The safety collapsed during a game from cardiac arrest.
Damar Hamlin has been released after being hospitalized for more than a week due to a cardiac arrest he suffered during a "Monday Night Football" game earlier this month, the Buffalo Bills tweeted Wednesday.
The 24-year-old Bills safety had been showing signs of accelerated improvement in the days leading up to his release from Buffalo General Medical Center in New York.
"Damar Hamlin has been discharged from Buffalo General Medical Center/Gates Vascular Institute, a Kaleida Health facility in Buffalo, NY. Hamlin was admitted on Monday and went through a comprehensive medical evaluation as well as a series of cardiac, neurological and vascular testing on Tuesday." the tweet reads.
Hamlin initially was hospitalized in Cincinnati after his heart suddenly stopped after a tackle during a game against the Cincinnati Bengals on January 2 but was transferred to the Buffalo facility Monday after doctors determined his critical condition had improved enough for the move.
Before his release from the Buffalo hospital, doctors there were tasked with identifying why Hamlin suffered the cardiac arrest. On Tuesday, Hamlin went through a set of testing and evaluation, according to Kaleida Health, the group of hospitals that includes the Buffalo medical center.
Doctors examined Hamlin for any pre-existing conditions that could have played a role in his cardiac arrest, which shocked many around the country and prompted a huge outpouring of support for the second-year NFL player.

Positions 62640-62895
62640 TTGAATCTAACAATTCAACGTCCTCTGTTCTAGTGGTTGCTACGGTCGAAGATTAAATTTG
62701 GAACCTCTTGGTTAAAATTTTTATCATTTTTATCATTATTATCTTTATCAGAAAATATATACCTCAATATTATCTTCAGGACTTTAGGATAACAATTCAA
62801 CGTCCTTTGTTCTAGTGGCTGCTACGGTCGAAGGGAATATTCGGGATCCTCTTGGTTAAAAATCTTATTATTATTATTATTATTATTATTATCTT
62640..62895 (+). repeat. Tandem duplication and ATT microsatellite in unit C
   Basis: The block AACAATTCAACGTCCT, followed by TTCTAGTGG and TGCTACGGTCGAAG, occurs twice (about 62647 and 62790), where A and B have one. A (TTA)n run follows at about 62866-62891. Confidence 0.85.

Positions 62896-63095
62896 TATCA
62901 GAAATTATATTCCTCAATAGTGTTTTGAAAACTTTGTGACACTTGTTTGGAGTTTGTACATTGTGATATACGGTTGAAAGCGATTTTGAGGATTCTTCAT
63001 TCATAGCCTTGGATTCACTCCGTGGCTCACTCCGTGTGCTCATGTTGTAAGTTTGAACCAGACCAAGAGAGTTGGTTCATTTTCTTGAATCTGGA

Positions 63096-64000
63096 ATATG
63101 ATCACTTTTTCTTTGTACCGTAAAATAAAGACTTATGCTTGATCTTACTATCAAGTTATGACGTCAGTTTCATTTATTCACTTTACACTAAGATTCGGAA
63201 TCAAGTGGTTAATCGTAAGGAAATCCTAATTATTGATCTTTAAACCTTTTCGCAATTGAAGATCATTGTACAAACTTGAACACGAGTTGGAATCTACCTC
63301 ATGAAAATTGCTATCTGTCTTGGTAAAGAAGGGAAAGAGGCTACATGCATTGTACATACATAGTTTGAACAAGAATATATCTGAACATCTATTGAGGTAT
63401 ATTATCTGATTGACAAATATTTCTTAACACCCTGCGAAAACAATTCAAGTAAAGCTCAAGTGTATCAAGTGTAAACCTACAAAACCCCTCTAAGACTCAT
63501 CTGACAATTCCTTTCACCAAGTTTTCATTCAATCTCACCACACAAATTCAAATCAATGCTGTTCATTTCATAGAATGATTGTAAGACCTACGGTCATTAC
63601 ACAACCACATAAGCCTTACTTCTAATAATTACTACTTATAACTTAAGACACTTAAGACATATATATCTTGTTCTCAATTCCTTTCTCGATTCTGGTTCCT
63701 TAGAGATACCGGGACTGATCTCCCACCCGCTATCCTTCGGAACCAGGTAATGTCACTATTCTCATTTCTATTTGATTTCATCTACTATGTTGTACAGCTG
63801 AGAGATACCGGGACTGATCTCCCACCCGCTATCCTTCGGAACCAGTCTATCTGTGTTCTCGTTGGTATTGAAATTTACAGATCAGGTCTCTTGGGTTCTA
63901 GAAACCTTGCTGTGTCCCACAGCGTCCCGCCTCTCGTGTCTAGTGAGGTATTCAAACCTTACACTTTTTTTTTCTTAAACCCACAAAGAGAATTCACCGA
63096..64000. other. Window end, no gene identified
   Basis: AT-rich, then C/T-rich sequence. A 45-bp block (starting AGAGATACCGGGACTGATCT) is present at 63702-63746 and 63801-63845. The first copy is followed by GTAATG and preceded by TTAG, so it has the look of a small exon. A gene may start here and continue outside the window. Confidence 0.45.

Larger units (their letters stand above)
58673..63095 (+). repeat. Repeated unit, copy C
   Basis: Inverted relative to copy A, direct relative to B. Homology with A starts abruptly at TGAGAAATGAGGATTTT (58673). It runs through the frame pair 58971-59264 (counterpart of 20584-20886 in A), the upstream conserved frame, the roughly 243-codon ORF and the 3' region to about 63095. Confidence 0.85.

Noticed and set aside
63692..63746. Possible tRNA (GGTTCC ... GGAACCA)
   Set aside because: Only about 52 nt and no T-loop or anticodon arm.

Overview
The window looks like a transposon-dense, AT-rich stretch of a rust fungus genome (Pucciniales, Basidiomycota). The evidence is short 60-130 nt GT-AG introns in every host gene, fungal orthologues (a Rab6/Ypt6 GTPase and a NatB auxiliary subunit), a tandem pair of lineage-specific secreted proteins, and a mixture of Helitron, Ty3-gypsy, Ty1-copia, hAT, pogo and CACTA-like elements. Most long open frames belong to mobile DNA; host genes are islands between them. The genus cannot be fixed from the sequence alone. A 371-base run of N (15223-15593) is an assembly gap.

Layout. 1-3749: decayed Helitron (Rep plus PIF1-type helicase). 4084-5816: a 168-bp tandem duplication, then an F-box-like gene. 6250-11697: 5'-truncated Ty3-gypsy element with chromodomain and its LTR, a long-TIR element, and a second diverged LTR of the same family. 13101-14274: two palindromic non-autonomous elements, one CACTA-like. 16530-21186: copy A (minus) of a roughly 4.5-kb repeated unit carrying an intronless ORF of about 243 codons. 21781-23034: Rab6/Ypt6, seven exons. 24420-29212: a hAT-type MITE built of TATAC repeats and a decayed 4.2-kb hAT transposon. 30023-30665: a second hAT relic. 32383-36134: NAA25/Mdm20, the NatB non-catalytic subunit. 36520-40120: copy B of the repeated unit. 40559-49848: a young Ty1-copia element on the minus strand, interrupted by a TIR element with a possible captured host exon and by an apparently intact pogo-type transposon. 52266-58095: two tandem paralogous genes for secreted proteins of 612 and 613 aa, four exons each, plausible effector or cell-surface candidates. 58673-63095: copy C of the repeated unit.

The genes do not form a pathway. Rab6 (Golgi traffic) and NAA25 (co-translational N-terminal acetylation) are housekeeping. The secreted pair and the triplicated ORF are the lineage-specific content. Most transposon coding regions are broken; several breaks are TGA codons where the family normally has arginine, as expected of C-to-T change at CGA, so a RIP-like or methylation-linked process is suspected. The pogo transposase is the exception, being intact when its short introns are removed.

Before his release, Hamlin tweeted Tuesday, "Special thank-you to Buffalo General it's been nothing but love since arrival! Keep me in y'all prayers please!"
While in critical condition in Cincinnati, Hamlin was sedated and on a ventilator for days. On Friday morning the breathing tube was removed, and Hamlin began walking with some help by that afternoon, his doctors said Monday.
The health care team focused on stabilizing Hamlin and upgraded his condition Monday because his organ systems were stable and he no longer needed intensive nursing or respiratory therapy, doctors said.
"He's certainly on what we consider a very normal to even accelerated trajectory from the life-threatening event that he underwent," Dr. Timothy Pritts, chief of surgery at the UC Medical Center, said earlier this week. "He's making great progress."
Normal recovery from a cardiac arrest can be measured in weeks to months, Pritts said Monday. Hamlin had been beating that timeline at each stage and is neurologically intact.
Swift response was key to saving Hamlin
When Hamlin collapsed seconds after an open-field tackle against a Bengals wide receiver, medical personnel rushed onto the field and administered CPR quickly -- which helped save his life.
Hamlin's heart had stopped, and medical responders revived it twice before putting him into an ambulance and taking him to the hospital. The immediate actions of medical personnel were vital to "not just saving his life, but his neurological function," said Pritts.
The horrifying scene of Hamlin suddenly falling on his back after standing up after the tackle unsettled his teammates, the other players and the millions of watching fans.
The game was initially postponed and later cancelled by the NFL -- a decision several former football players said was a sign of a shift in prioritizing players' mental and physical health.
Now, the Bills organization is encouraging people to learn the critical, life-saving skill of administering CPR.
The team has pledged support for resources including CPR certifications, automated external defibrillator units and guidance for developing cardiac emergency response plans within the Buffalo community, according to the statement. "We encourage all our fans to continue showing your support and take the next step by obtaining CPR certification," the Bills said.
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